Gender, Science, and Self-Shaping: Biohacking and Techno-Identities
(Semester 2, 2022 – 23)

Course Description

A frail and sickly Steve Rogers consumed the “Super-soldier serum” and became Captain America with enhanced strength, while Jennifer Walters received a blood transfusion from Bruce Banner, and gained her superpowers as She-Hulk. While these specific fantastical examples (and results) exist only in the Marvel Universe, the desire for biohacking, or the act of literally “hacking” one’s body, is pervasive. Whether one takes vitamin supplements or implants a chip into their body, biohacking as a concept is extremely vague and wide-ranging.

In this course, students will explore theoretical approaches and ethical concerns on the practices of biohacking and gender. How does biohacking influence individual gendered identities and stereotypes? What are the ethical responsibilities that now face us with an explosion of “self-shaping” technologies? How is “science” related to all of these issues?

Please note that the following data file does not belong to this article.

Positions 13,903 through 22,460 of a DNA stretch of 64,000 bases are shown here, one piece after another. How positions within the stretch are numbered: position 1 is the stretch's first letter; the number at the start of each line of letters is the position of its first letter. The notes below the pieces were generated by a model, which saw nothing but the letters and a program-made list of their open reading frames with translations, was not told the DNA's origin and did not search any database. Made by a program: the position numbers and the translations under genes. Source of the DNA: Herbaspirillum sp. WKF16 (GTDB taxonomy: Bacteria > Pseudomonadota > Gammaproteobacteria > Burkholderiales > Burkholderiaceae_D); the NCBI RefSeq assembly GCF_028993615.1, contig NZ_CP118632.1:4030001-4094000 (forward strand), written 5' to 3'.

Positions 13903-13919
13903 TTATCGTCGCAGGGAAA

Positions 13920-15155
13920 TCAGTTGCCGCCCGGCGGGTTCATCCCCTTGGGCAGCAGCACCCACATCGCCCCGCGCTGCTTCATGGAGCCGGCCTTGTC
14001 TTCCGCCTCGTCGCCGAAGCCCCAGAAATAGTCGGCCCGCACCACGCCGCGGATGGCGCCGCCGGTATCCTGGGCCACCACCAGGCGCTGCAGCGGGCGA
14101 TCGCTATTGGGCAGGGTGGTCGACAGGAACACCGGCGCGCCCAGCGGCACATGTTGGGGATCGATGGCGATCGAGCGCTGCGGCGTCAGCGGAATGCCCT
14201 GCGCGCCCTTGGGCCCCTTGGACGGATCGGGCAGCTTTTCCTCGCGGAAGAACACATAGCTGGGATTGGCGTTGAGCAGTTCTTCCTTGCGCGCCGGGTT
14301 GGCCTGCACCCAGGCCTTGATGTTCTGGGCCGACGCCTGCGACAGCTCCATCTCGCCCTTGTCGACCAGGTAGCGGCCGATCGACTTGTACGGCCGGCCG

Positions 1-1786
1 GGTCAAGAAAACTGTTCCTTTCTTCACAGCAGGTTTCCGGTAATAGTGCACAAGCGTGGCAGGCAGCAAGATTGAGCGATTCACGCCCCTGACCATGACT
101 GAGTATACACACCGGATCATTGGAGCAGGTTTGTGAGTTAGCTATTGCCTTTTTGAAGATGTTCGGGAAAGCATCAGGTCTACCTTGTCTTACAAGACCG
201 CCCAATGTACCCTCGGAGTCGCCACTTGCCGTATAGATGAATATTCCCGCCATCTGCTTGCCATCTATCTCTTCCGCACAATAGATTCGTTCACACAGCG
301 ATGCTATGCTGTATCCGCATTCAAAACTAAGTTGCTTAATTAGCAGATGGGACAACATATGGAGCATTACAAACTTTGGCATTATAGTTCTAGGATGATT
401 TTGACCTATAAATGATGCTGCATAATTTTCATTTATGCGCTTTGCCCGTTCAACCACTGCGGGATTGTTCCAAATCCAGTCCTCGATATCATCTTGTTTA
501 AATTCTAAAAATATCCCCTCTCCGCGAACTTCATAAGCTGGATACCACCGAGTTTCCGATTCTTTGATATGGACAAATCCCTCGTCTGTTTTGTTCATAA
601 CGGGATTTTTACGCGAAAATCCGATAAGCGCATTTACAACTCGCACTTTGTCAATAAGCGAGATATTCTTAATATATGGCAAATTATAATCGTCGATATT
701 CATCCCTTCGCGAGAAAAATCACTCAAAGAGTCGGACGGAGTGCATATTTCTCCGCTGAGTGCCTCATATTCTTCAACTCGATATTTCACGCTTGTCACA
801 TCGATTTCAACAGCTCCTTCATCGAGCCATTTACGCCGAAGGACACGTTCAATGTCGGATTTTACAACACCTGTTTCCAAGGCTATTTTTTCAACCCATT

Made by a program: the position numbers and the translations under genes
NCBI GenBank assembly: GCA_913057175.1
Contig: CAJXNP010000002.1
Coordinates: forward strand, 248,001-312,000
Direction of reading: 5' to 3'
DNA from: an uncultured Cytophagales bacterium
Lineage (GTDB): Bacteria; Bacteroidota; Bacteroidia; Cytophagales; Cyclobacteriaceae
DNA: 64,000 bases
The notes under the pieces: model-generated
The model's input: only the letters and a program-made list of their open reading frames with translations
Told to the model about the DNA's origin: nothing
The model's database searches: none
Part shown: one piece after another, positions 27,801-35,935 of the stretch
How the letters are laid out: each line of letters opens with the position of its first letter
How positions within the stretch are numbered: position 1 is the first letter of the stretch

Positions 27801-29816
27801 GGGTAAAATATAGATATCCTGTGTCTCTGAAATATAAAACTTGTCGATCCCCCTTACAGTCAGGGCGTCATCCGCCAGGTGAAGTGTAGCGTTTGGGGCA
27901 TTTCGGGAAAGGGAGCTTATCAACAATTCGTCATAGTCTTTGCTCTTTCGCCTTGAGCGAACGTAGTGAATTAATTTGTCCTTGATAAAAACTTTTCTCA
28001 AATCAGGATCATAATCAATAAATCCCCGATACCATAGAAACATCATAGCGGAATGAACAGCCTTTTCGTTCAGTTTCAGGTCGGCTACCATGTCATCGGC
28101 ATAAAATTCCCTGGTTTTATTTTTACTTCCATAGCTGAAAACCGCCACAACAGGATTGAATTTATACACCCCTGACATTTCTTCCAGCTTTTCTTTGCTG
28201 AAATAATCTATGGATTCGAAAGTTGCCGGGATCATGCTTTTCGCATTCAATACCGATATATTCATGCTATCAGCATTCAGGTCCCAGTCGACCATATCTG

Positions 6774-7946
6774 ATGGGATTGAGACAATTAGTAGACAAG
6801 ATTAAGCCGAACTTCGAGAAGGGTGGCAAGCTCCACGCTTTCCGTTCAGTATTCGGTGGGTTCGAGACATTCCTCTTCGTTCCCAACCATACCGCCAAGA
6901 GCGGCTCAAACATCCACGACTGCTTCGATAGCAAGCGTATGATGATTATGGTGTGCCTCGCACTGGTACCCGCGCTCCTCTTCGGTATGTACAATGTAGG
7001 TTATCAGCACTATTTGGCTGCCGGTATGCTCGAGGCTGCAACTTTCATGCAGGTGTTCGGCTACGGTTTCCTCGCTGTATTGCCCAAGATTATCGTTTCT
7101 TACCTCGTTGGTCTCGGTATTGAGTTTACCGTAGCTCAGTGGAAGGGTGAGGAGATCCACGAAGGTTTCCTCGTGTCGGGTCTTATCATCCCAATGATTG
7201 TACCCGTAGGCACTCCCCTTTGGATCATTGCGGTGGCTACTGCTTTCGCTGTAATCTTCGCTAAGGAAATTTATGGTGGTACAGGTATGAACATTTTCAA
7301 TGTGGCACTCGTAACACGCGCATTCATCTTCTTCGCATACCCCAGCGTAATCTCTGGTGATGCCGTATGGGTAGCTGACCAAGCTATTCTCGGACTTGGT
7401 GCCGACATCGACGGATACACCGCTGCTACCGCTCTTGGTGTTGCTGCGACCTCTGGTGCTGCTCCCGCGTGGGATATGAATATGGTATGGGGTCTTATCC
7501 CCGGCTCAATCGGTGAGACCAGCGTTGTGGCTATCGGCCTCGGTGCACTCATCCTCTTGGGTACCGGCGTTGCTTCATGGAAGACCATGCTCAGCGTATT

Students will examine biohacking through two major approaches. First, they will study body hacking, which can be explained as literally “hacking” one’s body in a do-it-yourself (DIY) manner to change both the appearance and the functionality of one’s physiological condition. Practitioners based in HK and elsewhere will be invited for guest presentations to give students a more “hands-on” experience. Second, students will engage with biohacking through the “quantified self,” that date-identity which has been enhanced in recent years by the use of wearable personalised technology that allows for the measurement of biomarkers and physiological behaviours.

Students will practice this theory of the “quantified self” as part of their assessment for the course and journal their experiences in conceptualising their everyday life via wearable technologies, thereby gaining first-hand understanding and generating new understandings of how biomarkers as part of a more general trend may change behavioural patterns, attitudes, and gendered identities.